Last week’s European Central Bank meeting continued the theme of near-relentless rate rises for the past 18 months. This week saw a change.
US Federal Reserve (Fed)
In its latest meeting, the Fed kept rates on hold at 5.25%-5.50% as was widely expected by markets. Prior to the meeting the market had less than a 5% chance priced that they would raise rates and were more focused on how many cuts were priced in for 2024. To be precise, the market had assumed that the Fed would be cutting rates by 100 basis points (bps) in 2024. Therefore, the main exercise of the Fed decision last night was communication, attempting to talk down the markets laissez-faire attitude to high inflation.
Fed Chairman Powell was at pains to make the point that the economy was still expanding at a “solid pace” and that the committee still project another hike this year. He also suggested that the market assumption of 100bps of cuts in 2024 was optimistic and the Fed themselves have pencilled in only 50bps of rate cuts in their projections. He also went on to mention that rates have come a long way and that it made sense to pause now and assess additional data over the coming months to truly establish if inflation was under control. In short, they want to ensure that the job is done and stamp out any chance of a second inflationary pulse before considering rate cuts.
The markets were slightly caught out by this ‘hawkish hold’ with short-dated treasuries bearing the brunt, with yields rising by 15-20bps as future rate cuts were priced out. Long-dated bonds fared slightly better initially, however yields here started to drift higher as the market fully contemplated the idea of a ‘higher for longer’ stance to policy. Short-dated breakeven rates drifted lower, but only very slightly, as US inflation assets were already fairly priced for a view that reflects inflation only slightly above target over the medium term. Time will tell if this is the peak in rates and in the short term, further energy price moves may continue to muddy the waters a bit. But what we can be sure of is continued market volatility around upcoming economic data prints, which is the perfect environment for an active manager.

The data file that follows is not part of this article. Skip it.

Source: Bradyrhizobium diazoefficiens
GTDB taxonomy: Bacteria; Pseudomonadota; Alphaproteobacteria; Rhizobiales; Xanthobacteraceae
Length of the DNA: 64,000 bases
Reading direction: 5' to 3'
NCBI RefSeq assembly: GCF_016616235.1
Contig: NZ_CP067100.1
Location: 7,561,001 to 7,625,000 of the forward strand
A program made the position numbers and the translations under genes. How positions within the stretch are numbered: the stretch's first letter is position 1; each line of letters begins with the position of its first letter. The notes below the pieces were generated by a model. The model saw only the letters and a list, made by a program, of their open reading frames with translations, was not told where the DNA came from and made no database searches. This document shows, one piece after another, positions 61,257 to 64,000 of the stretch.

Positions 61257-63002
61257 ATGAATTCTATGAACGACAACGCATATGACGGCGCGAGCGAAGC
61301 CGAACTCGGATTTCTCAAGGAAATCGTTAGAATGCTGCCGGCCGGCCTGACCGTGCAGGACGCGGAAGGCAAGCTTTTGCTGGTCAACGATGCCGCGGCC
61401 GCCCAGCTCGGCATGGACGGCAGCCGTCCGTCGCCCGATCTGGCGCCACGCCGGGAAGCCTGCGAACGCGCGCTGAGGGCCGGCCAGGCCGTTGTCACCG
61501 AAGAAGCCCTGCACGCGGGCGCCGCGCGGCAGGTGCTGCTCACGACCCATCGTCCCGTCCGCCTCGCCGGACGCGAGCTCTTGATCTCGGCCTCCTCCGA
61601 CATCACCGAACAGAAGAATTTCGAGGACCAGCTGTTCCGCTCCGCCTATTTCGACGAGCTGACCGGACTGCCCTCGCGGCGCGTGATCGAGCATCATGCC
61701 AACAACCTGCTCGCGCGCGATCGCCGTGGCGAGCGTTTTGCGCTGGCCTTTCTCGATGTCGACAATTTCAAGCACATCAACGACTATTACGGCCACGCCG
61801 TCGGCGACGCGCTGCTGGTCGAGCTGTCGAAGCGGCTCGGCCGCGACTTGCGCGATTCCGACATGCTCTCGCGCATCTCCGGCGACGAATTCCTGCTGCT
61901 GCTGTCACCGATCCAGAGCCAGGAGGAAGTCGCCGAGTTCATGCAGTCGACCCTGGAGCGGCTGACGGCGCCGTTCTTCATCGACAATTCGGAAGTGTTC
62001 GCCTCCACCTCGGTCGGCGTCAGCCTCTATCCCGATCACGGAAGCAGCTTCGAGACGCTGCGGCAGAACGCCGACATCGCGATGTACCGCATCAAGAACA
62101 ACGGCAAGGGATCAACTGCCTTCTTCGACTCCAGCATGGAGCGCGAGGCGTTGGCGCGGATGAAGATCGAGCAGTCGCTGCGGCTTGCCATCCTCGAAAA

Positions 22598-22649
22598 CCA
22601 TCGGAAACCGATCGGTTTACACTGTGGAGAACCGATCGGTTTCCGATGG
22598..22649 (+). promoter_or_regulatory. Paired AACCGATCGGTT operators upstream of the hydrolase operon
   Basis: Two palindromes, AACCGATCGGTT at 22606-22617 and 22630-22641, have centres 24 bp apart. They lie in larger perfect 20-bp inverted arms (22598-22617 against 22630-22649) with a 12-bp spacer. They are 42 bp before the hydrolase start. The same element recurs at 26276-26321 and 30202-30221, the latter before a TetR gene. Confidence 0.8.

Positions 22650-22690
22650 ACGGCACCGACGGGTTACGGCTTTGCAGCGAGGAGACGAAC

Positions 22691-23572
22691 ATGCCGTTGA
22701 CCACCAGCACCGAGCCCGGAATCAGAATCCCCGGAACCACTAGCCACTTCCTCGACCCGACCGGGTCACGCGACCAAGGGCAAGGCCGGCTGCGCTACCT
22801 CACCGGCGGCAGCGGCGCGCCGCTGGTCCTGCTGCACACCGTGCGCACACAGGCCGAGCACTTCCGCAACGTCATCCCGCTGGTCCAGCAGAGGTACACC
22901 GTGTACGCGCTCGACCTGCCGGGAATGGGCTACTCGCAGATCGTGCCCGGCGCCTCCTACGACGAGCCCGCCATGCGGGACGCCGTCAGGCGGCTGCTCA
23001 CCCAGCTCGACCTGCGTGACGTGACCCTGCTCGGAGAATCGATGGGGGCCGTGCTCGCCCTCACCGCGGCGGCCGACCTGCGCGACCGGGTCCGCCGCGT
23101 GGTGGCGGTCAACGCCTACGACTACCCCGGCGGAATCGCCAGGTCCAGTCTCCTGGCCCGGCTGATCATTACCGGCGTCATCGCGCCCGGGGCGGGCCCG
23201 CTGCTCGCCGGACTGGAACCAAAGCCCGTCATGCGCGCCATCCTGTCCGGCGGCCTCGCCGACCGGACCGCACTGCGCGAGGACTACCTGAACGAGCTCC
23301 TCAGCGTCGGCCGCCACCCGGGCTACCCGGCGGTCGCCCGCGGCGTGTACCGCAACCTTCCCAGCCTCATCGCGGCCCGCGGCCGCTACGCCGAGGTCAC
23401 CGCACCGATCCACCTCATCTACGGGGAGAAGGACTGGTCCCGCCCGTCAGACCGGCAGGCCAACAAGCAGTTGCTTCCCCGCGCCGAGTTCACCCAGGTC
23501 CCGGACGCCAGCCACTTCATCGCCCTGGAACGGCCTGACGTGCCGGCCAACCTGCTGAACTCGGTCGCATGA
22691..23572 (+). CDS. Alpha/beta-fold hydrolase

Bank of England (BoE)
At its most recent meeting, the BoE Monetary Policy Committee (MPC) voted to keep rates on hold at 5.25%, by five votes to four; its first unchanged vote in 15 meetings. This followed hotly on the back of the Fed meeting on 20 September, where the Fed also elected to keep rates on hold.
The decision to leave UK base rates unchanged was, by the time of the meeting, well priced by the market; the probability of a rate hike had fallen from around 80% late on Tuesday to just above 50% on Thursday morning. Central to this was August inflation data (released on 20 September) where Consumer Price Inflation (CPI) unexpectedly fell. Of particular note was the move in core CPI, which fell from 6.9% to 6.2% year on year in August; it had been expected to fall by just 0.1% to 6.8%.
After 14 consecutive hikes (since December 2021), the BoE has finally paused its hiking cycle. Market pricing for peak rates has fallen significantly from 6.5% in early July to 5.4% today. The market is, unsurprisingly, suggesting that the BoE is now close to or at peak rates. There are signs that the labour market is starting to weaken as vacancy rates fall and unemployment rises. Growth also remains sluggish, and forward-looking indicators such as Purchasing Managers' Indexes have fallen below the key 50 mark. And finally, as evidenced on Wednesday, inflation is falling, and is expected to take another leg lower into the year end as the base effects of last year’s high energy prices drop out of the year-on-year calculation.
Whilst the markets pricing for peak rates now looks more balanced than a few months ago, the market may be underestimating just how long the BoE may have to remain on hold at its peak, whether that peak be 5.25% or a little higher. Rate cuts are now well priced, with 50bps of cuts priced for 2024. With inflation remaining persistently high in absolute terms, the BoE’s CPI target of 2% still looks someway off, and a leap of faith is required before the BoE can start cutting.
Gilts have performed well since the summer highs in yields. Yields on short-dated five-year gilts are currently 4.4%, 80bps lower than their peak in early July. Contrast this to the US, where five-year maturity bonds are making new yield highs, and suddenly gilt yields are starting to look less attractive in a global context. As a result, we are less positive on gilts, with dollar markets looking more attractive as yields are either flat or higher than the UK.
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